German firms may reconsider UK links without Brexit clarity
German firms will reconsider their trade links to the UK if there is no clarity on a Brexit deal by March, the country's business lobby has warned.
Joachim Lang, head of the powerful BDI, told the BBC there was "a certain urgency" for companies that do business in Britain.
After meeting with the UK government, he said firms would need a year to brace for a "no deal" scenario.
The BDI recently asked its members to prepare for a "very hard Brexit".
"We cannot wait until March 2019, that's obvious," Mr Lang said, referring to the date on which Britain is due to leave the European Union.
"You need to be prepared, otherwise the damage will be much bigger, and in these contingency, plans, one year ahead - that's pretty normal, so we need decisions by March 2018."
"In certain sectors the damage is already close", he added, singling out German manufacturers that source important components from the UK.
Britain imports more goods from Germany than any other country, and exports more to Germany than any other European nation.
Mr Lang, who met with Prime Minister Theresa May last month, said the complexity of Britain's withdrawal from the EU was "probably bigger than some people expect it to be".
"If you look at 20,000 legal Acts that the United Kingdom is going to leave, 750 international agreements that will be no longer valid - this is causing a lot of headaches all over Europe and it should also cause this headache [in the UK]," he said.
"The longer [the negotiations take], the closer politics comes to reality in business."
Although some German industrial sectors have reportedly seen exports to Britain drop because of the uncertainty surrounding Brexit, Mr Lang stressed the country's business community "completely supported" the way negotiations were being handled by EU representatives in Brussels.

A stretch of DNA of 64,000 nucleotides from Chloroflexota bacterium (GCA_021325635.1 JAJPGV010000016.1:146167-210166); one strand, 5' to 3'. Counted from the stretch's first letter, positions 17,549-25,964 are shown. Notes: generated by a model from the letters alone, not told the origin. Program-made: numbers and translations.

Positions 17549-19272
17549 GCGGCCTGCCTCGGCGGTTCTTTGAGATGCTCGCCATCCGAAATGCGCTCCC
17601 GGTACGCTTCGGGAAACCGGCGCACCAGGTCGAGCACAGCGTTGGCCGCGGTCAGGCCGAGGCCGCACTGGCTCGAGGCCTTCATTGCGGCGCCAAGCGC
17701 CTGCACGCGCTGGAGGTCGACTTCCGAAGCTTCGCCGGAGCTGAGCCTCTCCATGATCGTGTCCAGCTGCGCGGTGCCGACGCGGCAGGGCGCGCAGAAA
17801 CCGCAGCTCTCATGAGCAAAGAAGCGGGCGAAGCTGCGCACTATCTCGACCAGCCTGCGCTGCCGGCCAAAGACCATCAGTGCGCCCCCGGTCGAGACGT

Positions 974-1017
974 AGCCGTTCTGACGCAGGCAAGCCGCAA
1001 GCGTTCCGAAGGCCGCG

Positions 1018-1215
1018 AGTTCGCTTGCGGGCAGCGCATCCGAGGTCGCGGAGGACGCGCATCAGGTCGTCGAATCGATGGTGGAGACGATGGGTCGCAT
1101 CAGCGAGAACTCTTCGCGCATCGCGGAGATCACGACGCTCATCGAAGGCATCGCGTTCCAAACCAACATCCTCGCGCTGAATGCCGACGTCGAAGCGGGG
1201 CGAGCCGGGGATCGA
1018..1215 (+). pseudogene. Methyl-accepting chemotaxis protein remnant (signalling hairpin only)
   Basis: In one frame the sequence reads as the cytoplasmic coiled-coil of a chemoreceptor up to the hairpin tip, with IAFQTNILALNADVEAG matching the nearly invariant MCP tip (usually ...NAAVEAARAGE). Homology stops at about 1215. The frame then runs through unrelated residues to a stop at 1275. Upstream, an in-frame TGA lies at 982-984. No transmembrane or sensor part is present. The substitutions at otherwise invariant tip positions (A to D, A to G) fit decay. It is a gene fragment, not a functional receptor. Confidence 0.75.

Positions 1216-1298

"I have just come from a meeting with the CEOs of German companies and we are very much aligned - it is one direction," he said.
Mr Lang reiterated the BDI's long-held position that the EU's so-called "four freedoms" - the right to move goods, capital, labour and services around member states - were inseparable, and would not be compromised in pursuit of a Brexit deal.
"This will not happen, and it's a very romantic idea that it could happen, because the EU27 at the end is more important than just one single country, even if it is the United Kingdom," he said.
"There is no doubt that we regret the decision of the United Kingdom to leave the European Union. We all want to do business, and we want to go on doing business."
However, Mr Lang cautioned that "if it is the will to leave the European Union, we need to reduce the damages that can be caused by the Brexit on both sides of the Channel".